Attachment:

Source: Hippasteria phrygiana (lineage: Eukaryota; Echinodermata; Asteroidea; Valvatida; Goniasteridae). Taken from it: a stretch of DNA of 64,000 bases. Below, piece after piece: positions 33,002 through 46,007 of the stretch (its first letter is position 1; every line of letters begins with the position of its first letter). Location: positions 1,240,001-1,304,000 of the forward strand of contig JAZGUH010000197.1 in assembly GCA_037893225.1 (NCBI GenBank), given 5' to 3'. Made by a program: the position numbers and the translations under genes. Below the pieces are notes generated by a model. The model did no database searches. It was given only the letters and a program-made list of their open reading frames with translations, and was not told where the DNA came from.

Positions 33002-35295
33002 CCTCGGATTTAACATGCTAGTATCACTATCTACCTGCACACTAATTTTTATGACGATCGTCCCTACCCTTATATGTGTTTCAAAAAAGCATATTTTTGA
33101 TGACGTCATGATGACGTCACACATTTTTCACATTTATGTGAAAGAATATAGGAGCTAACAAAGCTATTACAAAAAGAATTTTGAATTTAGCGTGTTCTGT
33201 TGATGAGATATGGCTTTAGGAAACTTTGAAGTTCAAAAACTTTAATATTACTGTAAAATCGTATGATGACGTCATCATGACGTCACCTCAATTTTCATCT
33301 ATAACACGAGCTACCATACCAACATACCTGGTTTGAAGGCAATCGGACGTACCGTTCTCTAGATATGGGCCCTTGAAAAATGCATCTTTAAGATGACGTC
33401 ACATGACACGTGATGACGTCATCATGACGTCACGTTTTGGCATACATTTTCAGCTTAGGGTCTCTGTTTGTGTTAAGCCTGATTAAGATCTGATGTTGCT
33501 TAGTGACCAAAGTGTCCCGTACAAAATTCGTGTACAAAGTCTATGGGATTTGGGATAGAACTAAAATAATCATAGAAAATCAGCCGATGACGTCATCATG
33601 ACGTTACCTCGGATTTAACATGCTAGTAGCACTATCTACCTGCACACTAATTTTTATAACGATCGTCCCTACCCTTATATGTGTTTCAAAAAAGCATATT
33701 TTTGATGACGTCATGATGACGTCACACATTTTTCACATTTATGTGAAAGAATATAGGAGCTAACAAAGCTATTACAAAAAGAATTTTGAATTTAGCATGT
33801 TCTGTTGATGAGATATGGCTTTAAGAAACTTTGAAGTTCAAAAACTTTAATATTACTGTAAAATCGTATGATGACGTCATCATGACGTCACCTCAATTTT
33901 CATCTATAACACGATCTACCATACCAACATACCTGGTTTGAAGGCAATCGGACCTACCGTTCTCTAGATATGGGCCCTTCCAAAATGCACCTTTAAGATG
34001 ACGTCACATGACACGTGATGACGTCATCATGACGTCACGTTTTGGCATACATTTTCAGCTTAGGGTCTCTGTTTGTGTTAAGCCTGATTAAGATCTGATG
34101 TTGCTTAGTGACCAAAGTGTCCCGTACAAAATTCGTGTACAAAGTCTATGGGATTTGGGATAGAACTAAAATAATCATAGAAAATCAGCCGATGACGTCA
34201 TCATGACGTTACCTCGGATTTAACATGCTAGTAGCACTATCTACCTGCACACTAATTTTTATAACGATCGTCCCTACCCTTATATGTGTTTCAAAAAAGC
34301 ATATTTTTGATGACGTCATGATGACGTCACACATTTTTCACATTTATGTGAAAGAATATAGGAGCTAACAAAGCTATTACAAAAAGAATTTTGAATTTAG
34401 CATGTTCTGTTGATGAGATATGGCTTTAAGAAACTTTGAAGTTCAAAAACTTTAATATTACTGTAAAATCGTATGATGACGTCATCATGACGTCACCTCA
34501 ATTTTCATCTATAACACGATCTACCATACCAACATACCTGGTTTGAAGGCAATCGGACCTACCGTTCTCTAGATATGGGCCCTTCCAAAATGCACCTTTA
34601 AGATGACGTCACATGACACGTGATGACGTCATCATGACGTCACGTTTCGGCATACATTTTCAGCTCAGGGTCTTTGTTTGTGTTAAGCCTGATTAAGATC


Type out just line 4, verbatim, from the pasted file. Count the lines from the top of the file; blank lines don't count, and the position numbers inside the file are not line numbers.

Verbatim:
33101 TGACGTCATGATGACGTCACACATTTTTCACATTTATGTGAAAGAATATAGGAGCTAACAAAGCTATTACAAAAAGAATTTTGAATTTAGCGTGTTCTGT